‘You start the day by gagging down some bullet-proof coffee with 100g of butter in it in a misguided effort to “ramp up your fat burning ketones” (or some nonsense like that) which you believe will offset the upcoming carnage.

For breakfast, you then proceed to eat the entire carrot cake your Aunt Mary made, because, well screw it, it’s your birthday, you don’t care about your diet on this day, and Aunt Mary’s cakes are awesome.

You catch up on the last few episodes of Game of Thrones while scoffing down an extra-large deluxe pizza, a big bag of cheese Doritos, and then to mourn the beheading of your favourite character you pop open a tub of Ben and Jerry’s ice-cream.

Breakfast and lunch conquered, you then roll out the door to meet the boys, proceed to drink 15 pints of Guinness up till evening, then get a large kebab each to ‘sober up’ before the club. You somehow manage to get past the doormen, and once inside, despite slamming down five double vodka red-bulls you’re all far too pissed to pick up any girls and you stagger out at kicking out time in search of a 3am chicken korma curry.

You wake up and remember none of this of course, but you’re sure you had a good time.

Happy 28th!’

Paints a rather good picture right?!

If we workout roughly how many calories are consumed in this epic day, we are looking at well in excess of 10,000 calories, 650g of fat, 1000g carbs and protein around 200g - and this is without the alcohol added on. So yeah, pretty decent eh?

Pizza and Beer

Now if we imagine all of those calories will be stored as fat perfectly, we're still only talking approx. 3 pounds of fat gain (10,000/3200). The water gains here though, will probably leave you 8-12lbs better off.

Unless you’ve been eating like the above for the past 2 weeks, chill out. Go back to your normal eating (maybe a sensible and small deficit) and watch the weight slide back off as everything gets back to normal.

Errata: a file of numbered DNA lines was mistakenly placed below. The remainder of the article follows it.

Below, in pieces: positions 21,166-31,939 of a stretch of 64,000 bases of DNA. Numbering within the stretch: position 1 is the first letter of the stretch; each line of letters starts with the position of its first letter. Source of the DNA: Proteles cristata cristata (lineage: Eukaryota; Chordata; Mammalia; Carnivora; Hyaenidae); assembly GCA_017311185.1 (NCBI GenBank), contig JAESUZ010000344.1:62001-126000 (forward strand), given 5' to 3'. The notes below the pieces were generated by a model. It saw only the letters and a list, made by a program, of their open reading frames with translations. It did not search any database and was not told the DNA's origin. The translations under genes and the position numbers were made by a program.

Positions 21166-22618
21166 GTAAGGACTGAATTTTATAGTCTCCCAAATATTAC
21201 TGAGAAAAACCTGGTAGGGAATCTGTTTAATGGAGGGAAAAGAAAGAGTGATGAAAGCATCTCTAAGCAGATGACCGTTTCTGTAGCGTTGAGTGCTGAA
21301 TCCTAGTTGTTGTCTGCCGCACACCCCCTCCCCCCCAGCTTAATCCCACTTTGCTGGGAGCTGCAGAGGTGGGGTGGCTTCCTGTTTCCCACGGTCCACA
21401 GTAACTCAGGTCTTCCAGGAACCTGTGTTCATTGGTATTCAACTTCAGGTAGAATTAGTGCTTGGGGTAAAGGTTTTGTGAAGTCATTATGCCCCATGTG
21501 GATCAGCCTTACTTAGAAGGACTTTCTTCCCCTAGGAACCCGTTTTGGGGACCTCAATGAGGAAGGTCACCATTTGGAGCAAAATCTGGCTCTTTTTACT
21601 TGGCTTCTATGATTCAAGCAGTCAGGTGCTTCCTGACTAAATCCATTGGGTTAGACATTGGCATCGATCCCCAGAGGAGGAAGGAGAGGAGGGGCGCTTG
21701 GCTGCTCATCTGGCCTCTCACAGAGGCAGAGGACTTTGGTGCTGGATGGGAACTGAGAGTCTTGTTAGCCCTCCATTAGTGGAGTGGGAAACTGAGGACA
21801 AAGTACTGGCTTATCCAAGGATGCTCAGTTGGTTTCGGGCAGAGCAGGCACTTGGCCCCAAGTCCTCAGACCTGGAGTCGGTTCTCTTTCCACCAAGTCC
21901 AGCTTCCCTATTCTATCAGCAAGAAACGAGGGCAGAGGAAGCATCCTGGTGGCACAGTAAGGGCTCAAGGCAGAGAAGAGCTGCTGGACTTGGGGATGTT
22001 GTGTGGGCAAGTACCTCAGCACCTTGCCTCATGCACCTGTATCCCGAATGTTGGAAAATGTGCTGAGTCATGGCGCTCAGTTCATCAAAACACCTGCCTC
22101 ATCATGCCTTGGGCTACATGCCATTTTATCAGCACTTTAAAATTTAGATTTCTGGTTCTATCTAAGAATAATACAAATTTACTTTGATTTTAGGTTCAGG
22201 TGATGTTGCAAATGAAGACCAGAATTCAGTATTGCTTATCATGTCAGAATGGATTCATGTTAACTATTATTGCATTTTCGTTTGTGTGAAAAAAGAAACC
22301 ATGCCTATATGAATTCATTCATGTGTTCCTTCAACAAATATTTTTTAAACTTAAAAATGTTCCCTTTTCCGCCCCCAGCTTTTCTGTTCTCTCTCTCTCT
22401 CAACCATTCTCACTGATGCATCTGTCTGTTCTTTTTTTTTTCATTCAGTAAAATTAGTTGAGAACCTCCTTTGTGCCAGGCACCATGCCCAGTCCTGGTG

If you’re really bloated, here are a few easy ways to help stop water retention:

  1. Keep your salt intake relatively even. Salts are used by your renal system to help regulate blood volume and therefore subcutaneous water storage. Your body adapts to your typical salt intake (high or low) and assume this is normal – if you suddenly jack up your intake by inhaling a bag of Doritos, you will store a lot of water for a day or two. Salt your food during the year to make your typical salt intake moderate to high (this creates a buffer) and if you are eating more than usual for one day, stay hydrated.
  2. Increase your potassium intake from dark leafy greens, nuts and seeds. The balance between sodium and potassium is important for water storage.
  3. Keep fibre intake moderately high, but also even. A good fibre intake can help draw subcutaneous water away from your skin and into the digestive transit to help you process food, but then increasing this dramatically (Christmas day sprouts anyone?) gives your body a food bolus it’s not used to which, subsequently, takes a long time to digest. You’ll weigh more if you still have all of yesterday’s dinner in your lower colon.
  4. Keep your carbohydrate intake appropriate and relatively even. Drastic carbohydrate fluctuations like those seen in people’s diets who increase carbs on ‘training days’ and then eliminate them on ‘rest days’ will see glycogen storage swinging up and down like a drunken monkey.

So the take home message here is really, don't get stressed if you see these fluctuations in yourself and the scales. Do the basics, be consistent and understand that if you give it a few days and relax, you'll be back to your normal in no time. A day or two of indulgence can only do so much ‘damage’ and ‘fixing’ it doesn’t take drastic measures.